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Holes in BMET data and clouds on the economic horizon

Wajid Hasan Shah | November 25, 2018 00:00:00

A number of Bangladeshis working in Middle-East countries waiting at an airport — Photo collected

Joseph Stalin had said: "A single death is a tragedy; a million deaths is a statistic." With the death of Saudi-born journalist Jamal Khashoggi in the Saudi Embassy/Consulate in Istanbul and the international furore over the incident, it appears that Stalin's words are truer than ever, all the more so with almost 15 million people in Yemen on the brink of famine with the civil war going on right next door to Saudi Arabia. There is no doubt that what happened to the Saudi dissident is unacceptable; however, the incident seems to have had so much resonance in the international media that the sad plight of millions in Yemen, where many parents have to choose which of their young children they'll let die first, has been obscured from focus.

Closer to home, or rather, at home, we have the plight of the Rohingya refugees, who it seems have little or no chance to go back to Myanmar anytime soon. Now reports are coming out that the United Nations has found that genocide is still ongoing against the Rohingya in Myanmar. Thus, the environment for their safe return does not exist, and their return anytime soon becomes apparently impossible. Perhaps another additional one million people in a country with a population of 160 million plus apparently make little difference. However, on humanitarian grounds, and as a country that witnessed more than a million of its own citizens become refugees in India during the Liberation War in 1971, it would be inhuman not to host the Rohingya.

Of the Bangladesh population of over 160 million, over 10 million (i.e. 1.0 crore) are working abroad according to statistics available from the Bureau of Manpower, Employment and Training (BMET) under the Ministry of Expatriates' Welfare and Overseas Employment. The major problem with the BMET data, according to most researchers and people involved with the sector, is that it does not factor in the number of workers who have returned to Bangladesh and ignores outflow of workers who are not registered with it.

The other problem with BMET data that is perhaps as not widely reported is that it does not capture various outflows as it only captures the outflow of workers who register with BMET. A few examples will provide a clear idea of what goes missing from the data.

When a cousin, an electrical engineer graduate from the Bangladesh University of Engineering and Technology (BUET), went to work in Malaysia as his office was relocating there, he had to go through BMET and was registered as an outbound worker. Readers will be spared the details of how he had to go through the application process and certain hassles - he mentioned there were about 50 queries, which he had no time to solve as his departure date was getting delayed again & again due to the clearance procedure, or how he "resolved" the queries (i.e. "speed money"). However, a few years later, when he came back to Bangladesh, he was not registered as a returnee. Then when he went to the United States a few years later, the BMET did not have a record that he was going abroad. Yet if he stays abroad for a prolonged period, he becomes an expatriate, who can potentially remit money back.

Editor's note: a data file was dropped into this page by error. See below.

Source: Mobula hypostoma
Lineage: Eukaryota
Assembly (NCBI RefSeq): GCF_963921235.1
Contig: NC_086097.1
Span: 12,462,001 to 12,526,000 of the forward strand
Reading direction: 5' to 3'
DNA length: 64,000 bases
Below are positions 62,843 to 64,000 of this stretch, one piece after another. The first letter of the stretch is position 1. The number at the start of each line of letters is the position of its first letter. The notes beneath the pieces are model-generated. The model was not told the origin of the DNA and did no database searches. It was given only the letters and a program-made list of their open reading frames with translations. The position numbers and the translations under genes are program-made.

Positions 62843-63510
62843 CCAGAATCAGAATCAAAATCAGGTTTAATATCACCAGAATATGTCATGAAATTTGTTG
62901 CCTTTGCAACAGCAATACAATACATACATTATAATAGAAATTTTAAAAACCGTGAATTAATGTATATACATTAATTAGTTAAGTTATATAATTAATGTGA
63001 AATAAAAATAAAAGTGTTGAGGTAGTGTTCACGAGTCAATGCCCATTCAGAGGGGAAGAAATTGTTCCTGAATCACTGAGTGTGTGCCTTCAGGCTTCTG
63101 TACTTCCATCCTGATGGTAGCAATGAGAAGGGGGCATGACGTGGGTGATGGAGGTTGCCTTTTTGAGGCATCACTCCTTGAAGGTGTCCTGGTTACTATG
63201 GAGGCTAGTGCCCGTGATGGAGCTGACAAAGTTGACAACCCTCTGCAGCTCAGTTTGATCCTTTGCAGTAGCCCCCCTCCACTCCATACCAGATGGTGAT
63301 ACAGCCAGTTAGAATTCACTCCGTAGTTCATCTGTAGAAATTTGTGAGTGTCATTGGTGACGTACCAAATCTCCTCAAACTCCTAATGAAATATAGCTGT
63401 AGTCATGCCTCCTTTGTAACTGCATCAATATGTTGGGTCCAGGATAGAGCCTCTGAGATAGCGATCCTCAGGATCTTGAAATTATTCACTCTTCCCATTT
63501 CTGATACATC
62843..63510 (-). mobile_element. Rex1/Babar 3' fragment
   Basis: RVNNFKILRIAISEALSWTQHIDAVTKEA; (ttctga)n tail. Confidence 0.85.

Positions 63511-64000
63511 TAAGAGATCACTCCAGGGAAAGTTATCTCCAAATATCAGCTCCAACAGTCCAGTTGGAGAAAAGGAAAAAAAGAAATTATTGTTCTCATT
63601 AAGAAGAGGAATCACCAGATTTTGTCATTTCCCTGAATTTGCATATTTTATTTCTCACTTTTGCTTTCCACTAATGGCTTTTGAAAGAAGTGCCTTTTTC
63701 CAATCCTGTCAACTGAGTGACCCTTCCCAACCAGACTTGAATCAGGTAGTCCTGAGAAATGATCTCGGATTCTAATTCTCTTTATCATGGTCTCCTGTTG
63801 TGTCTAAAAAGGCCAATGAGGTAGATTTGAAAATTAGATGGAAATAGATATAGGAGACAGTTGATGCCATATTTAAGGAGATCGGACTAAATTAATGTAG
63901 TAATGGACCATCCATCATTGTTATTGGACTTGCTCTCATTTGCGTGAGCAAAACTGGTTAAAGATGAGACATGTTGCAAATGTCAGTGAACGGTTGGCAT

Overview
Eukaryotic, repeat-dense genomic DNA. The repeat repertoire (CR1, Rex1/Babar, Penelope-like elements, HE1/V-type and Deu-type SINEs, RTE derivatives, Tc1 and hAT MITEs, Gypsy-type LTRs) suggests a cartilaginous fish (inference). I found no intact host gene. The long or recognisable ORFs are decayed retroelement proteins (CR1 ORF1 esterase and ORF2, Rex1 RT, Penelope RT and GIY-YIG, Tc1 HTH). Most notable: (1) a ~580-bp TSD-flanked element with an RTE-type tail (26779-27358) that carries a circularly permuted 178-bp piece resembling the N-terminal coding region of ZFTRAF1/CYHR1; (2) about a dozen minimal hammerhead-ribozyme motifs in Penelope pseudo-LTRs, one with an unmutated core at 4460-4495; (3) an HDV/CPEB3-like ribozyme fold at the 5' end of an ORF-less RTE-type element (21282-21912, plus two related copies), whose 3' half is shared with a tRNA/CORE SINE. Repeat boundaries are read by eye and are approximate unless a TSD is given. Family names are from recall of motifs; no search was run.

Many students who go to study abroad, especially in the US and Canada, often do not return and stay on and work in those countries. The BMET has no way of capturing that data. Remittance inflows from the US are the third highest source of formal inflows into Bangladesh (and have been so for quite some time), yet if one looks at BMET data for outbound workers to the US, the number is not even mentioned (though it may be lobbed under "Others").

The same holds for the majority of Bangladeshis who have gone to the United Kingdom and work there; the UK was almost always among the top five highest sources of formal remittance inflows into Bangladesh for many years, though in recent years there have been instances where it has fallen out of the top five so. It has, however, remained well within the top ten sources of formal remittance inflows into Bangladesh. In 2017, the UK was in 6th place behind Saudi Arabia, the UAE, the US, Kuwait and Malaysia in the chronology of top sources of formal remittance inflows into Bangladesh. With Brexit coming soon, and many predicting the fall in the value of the UK Pound Sterling vis-à-vis the US$, it will be interesting to see how the formal flow of remittance into Bangladesh from the UK is affected, if at all.

My best friend from the Institute of Business Administration (IBA) pursued a major in Development Management despite being a medical doctor by background and is now working for a United Nations entity as an international staffer in a regional country. This is also not captured in BMET data, even though my friend is working as an expatriate Bangladeshi and sends remittances. So even though remittances are sent in this case of my friend, there is no record of my friend being an expatriate Bangladeshi. This makes my friend one of the many "ghost" remittance senders for Bangladesh - someone who exists in reality, but not so in BMET records!